Review: New Pokemon Snap (Switch)

0

In 1999, Pokemon Snap made quite the splash. It was a huge departure from the RPGs that came before it, at a time when Pokemon hadn’t really branched out into different genre territories. It was also an interesting twist on the rail shooter genre—though mechanically similar to games like Star Fox and The House of the Dead, the switch from shooting a gun to shooting a camera was enough to shake up the genre. But it was a hit, and went on to become one of the most fondly-remembered games of the Nintendo 64.

Related: Pokemon Mystery Dungeon: Rescue Team DX is great update to a classic game, and a welcome introduction to the Mystery Dungeon roguelike series.

It’s taken 22 years, but Nintendo and The Pokemon Company have finally seen fit to follow it up with a sequel. Simply titled New Pokemon Snap, the new game introduces some neat ideas and includes Pokemon from all eight generations, but for the most part, it sticks true to everything that made the original game such a classic. 

Taking place in a region called Lental, New Pokemon Snap sees you assisting one Professor Mirror and the Laboratory of Ecological and Natural Sciences (LENS) with research into the region’s Pokemon. This partially involves simply documenting the Pokemon that call this mostly-uninhabited archipelago home, but also trying to get to the bottom of the “Illumina” phenomenon, which causes some Pokemon and plants to start glowing.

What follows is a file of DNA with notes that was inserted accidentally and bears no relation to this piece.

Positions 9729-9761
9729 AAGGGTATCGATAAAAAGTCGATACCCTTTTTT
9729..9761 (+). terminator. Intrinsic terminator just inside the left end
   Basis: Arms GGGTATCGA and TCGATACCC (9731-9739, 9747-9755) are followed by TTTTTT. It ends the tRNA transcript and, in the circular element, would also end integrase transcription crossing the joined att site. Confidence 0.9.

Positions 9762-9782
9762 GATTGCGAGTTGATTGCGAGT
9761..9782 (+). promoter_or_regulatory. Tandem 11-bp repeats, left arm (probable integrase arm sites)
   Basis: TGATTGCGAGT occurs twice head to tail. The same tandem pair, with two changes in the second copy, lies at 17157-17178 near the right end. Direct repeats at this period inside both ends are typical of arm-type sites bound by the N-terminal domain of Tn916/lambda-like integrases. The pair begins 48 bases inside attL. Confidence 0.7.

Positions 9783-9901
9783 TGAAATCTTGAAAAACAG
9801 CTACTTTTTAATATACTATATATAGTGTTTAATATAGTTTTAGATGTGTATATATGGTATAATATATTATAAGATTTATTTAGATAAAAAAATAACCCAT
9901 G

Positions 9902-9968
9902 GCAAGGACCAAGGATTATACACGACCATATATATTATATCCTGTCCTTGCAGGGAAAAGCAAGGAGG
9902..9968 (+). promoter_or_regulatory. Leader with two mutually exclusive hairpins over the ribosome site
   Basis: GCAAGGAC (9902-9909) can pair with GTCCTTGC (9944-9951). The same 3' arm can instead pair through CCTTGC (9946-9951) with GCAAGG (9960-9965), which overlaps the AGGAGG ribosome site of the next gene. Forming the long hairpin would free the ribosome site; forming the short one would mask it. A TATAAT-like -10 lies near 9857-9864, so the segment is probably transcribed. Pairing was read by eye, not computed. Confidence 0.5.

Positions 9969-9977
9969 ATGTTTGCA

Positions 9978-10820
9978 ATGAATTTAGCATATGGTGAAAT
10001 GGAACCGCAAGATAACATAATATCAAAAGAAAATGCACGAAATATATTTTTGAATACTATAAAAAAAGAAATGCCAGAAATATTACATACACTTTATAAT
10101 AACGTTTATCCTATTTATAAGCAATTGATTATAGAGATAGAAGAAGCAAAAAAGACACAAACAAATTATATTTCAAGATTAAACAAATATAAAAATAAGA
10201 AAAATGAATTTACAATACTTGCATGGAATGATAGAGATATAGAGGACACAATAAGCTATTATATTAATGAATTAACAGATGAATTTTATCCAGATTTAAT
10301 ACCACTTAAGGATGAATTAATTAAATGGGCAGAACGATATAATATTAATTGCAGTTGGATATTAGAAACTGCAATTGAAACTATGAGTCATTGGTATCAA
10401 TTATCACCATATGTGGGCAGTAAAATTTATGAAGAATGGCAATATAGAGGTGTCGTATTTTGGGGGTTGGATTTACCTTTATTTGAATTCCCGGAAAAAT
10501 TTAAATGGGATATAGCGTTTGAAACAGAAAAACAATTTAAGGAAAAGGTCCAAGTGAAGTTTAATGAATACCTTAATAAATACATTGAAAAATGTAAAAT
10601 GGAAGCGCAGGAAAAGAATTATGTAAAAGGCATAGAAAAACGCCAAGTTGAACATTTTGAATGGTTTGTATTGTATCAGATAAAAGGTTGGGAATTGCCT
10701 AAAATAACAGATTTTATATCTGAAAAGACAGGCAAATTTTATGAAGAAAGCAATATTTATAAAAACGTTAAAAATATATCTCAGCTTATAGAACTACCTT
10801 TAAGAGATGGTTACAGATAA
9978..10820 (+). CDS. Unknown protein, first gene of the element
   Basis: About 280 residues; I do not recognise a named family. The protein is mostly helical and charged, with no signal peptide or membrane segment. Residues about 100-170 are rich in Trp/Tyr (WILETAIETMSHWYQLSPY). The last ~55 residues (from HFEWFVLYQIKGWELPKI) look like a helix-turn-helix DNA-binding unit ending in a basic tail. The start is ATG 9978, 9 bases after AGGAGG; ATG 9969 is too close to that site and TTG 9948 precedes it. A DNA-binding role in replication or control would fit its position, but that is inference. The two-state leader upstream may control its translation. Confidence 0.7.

It’s exactly the sort of research that a skilled photographer is perfectly-equipped to undertake, which is where you come in. Riding the NEO-ONE—a high-tech, hover-based version of the GEO-ONE from Pokemon Snap—you ride through a series of different courses, snapping photos of Pokemon in different situations, trying to catch records of the different sorts of natural behaviour they exhibit. That mostly means point and shoot with your camera, but also using various tools at your disposal to try to coax different Pokemon out of hiding and prompt unique reactions.

In other words, it’s Pokemon Snap to a T, just with more Pokemon to find and newer technology at your fingertips. Everything that made the original so much fun is recreated perfectly here, from trying to get the perfect, highest-scoring shots based on various criteria, to figuring out the obscure methods of pulling the most elusive Pokemon out of their hiding places, to just taking the most beautiful shots you can for their own sake. The days of taking a Game Pak to Blockbuster to get your photos printed might be long gone, but instead there’s a whole internet to share them with, and all sorts of filters and stickers to embellish them with—such is the way of Pokemon Snap in 2021.


Like the original, items are a crucial tool for getting Pokemon to open up more, like throwing food to lure them to specific places or making noises to entice some sort of reaction. As well as the return of fruit and a music player (though built into the NEO-ONE this time, rather than the iconic Poke Flute), there are some new items: a scanner that detects points of interest nearby and also makes a noise that some Pokemon will respond to, a speed boost that can help you get a better angle on moving targets, and Illumina Orbs that send targets into a lit-up state.